Sunday, 25 March 2012

The 2kDozen 500: #113 - Various Artists, "Metal Dance: Industrial/Post Punk/EBM: Classics & Rarities 80-88"

Trevor Jackson has put together this collection of what should be absolute fucking gold. It should be teeming with home-made sounds, paranoia, social criticism and post-punk tensions. I love that shit.

Neon's "Voices" sounds like early House music, something like Adonis would make in his dream. "Dream Games" by Shock and Executive Slacks' "The Bus" have leaked from an even earlier era - D.A.F. or one of those industrial outfits. There is clattering, shouting and not a huge amount of syncopation. I like that. "Now our legs are touching/Touching on the bus!" is a fine closing line. D.A.F. themselves turn up a couple of numbers later - touched with anger but slinked with a disco shuffle. "Let's play like we were brothers." Awwwh.

Difficult to resist something called the "Exotic Decadent Disco Mix", so I shan't. The sound of this takes me back to almost ten years ago to the time when hundreds of bands had studied up on their Gang of Four records (or somebody's Gang of Four records) and whacked a chewy, rope-like bass to drag it along behind. The mix doesn't conjure much Euro glamour, but it moves and is contained. SPK's "Metal Dance" trills "We synthesize your dreams away", which has a sweetly-dated futuristic logic, and clips along at a fair pace, pushing many of the post punk/dance buttons of the age. More bins-down-the-stairwell percussion and cut glass vocals.

I'm getting an idea, or sensing a hole where the idea might be, about what this clumsy, slashing drumbeat means. It's so ungainly and uptight and hypermasculine: is that the Eighties in full artificial flower? Even in its underbelly format? Finitribe start manipulating church bells on "De Testimony" - full Miltonic cacophony. Alien Sex Fiend quote Rolf Harris over a spaceship invasion alert on "Under the Thunder": "Abyssinia in the morning/Breakfast in Berlin" sets the past/present scope and some distorted burns like a livid scar across the rumbling, post-punk industrial conga. Honest, it does.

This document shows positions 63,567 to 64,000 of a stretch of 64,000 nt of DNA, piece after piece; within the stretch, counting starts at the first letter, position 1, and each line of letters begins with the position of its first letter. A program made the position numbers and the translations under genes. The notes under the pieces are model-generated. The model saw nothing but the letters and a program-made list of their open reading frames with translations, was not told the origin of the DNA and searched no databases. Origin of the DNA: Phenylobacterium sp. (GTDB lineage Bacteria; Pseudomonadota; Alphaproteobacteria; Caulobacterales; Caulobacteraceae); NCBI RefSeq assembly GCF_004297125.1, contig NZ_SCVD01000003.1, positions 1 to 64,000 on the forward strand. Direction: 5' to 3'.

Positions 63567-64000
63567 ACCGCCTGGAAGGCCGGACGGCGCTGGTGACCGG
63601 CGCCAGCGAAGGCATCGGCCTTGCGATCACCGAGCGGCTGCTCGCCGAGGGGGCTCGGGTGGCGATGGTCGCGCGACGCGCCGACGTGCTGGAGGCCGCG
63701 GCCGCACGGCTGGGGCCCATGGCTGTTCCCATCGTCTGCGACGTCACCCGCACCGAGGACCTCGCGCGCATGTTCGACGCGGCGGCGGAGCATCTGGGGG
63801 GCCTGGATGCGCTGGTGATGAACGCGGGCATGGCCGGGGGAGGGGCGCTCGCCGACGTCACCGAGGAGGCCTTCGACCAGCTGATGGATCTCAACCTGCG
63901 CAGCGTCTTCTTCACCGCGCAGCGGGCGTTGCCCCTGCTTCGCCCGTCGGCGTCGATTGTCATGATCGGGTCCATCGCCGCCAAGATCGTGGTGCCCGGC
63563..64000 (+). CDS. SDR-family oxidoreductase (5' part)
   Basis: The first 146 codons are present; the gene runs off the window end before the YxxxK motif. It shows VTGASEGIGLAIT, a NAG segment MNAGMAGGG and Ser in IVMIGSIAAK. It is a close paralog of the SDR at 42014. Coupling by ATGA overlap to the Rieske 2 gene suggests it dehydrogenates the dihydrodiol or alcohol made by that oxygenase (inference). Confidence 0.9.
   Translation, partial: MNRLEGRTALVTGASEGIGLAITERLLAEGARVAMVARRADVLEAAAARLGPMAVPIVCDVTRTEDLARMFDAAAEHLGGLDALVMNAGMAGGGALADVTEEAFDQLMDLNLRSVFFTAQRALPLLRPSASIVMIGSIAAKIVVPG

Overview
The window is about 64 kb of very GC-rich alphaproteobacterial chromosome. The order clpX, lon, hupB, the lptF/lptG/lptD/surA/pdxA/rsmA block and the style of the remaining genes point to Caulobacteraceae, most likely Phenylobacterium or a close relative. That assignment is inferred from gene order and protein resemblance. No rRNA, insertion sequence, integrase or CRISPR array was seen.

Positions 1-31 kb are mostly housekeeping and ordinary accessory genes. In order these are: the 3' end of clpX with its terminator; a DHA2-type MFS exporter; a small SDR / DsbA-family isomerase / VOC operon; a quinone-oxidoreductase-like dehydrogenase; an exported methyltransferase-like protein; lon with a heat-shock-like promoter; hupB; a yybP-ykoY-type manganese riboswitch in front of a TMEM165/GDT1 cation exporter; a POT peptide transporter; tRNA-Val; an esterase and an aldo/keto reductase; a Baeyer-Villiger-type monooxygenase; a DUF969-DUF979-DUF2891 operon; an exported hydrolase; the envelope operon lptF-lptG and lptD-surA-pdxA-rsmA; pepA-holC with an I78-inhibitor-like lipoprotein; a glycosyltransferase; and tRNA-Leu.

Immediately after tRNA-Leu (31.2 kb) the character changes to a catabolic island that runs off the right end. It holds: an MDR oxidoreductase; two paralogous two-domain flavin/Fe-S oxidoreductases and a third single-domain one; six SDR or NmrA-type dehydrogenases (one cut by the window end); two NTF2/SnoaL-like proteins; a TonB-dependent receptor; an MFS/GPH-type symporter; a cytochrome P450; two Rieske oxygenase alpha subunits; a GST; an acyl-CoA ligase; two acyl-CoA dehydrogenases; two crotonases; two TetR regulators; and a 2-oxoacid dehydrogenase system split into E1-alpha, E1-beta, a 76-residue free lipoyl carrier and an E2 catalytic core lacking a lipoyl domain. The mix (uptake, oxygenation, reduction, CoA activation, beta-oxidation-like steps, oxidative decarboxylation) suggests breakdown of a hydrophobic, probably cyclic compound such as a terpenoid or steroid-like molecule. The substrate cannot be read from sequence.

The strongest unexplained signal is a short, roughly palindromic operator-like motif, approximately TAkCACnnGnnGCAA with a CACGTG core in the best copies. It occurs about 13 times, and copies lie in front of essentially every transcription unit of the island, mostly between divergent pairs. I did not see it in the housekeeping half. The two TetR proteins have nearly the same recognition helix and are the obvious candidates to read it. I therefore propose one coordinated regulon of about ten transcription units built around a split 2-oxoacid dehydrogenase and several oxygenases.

Hard Corps swing in with citric electro squelches. Naked Lunch are decked out in recessional rimshots. Severed Heads' "Dead Eyes Opened" could have oozed out of the witch house headwaters yesterday, it's so au courant. I like the Orb-tastic posh-voiced echoey spoken word stuff about a corpse as well. The Cage rework disco diva Nona Hendryx off of Lady Marmalade into more rim-shot, boggly bass excitement.

Now, Ledernacken - THAT's a post-punk name to conjure with in a Euro-funkisch method. Like a saucy, less arty Yello. There's gristly shouting and a lumpen instruction to "Shake your booty/Shake". Perfekt. Nash the Slash's "Womble" ties up the loose threads that dangled between video nasties and kid's animation. And there's an excerpt from the mighty John Carpenter's might Escape from New York soundtrack. Cowbells glistening with malice and Nineties-that-never-were sangfroid.

I'm beginning to realise what I like so much about post-punk: its appetite. It will eat and ingest and mutate using everything it comes across - disco, punk, metal, industrial, krautrock, electronics. It took up punk's clarion shout of "Anyone can do this" and added "...with anything" to the end. It's fearless music born of huge paranoid connection-making. Modernist music like Picasso's paint or TS Eliot's poetry, feverish with colonialism and the discovery of real subjectivity before post-modernity comes and drains out all the sap, leaving only the skins and pips.

Diseno Corbusier is of the amped-up Dario Argento style sexual panic, complete with loudly moaning Italian woman. Schlaflose Naechte (sleepless nights, teutophiles!) also rattles about in the same Euro angst. Factory's very own Blurt adds his saxophonical fidget - still too Northern and downplayed and playful to be truly anxious. Zazou Bikaye opens it out to another continent again, sounding like a proto-Bug. There's even time for "A Bit of Joy" from Richard Bone at the end, montone joy though it be.

Rating: Funky Modernity out of Angsty Funk

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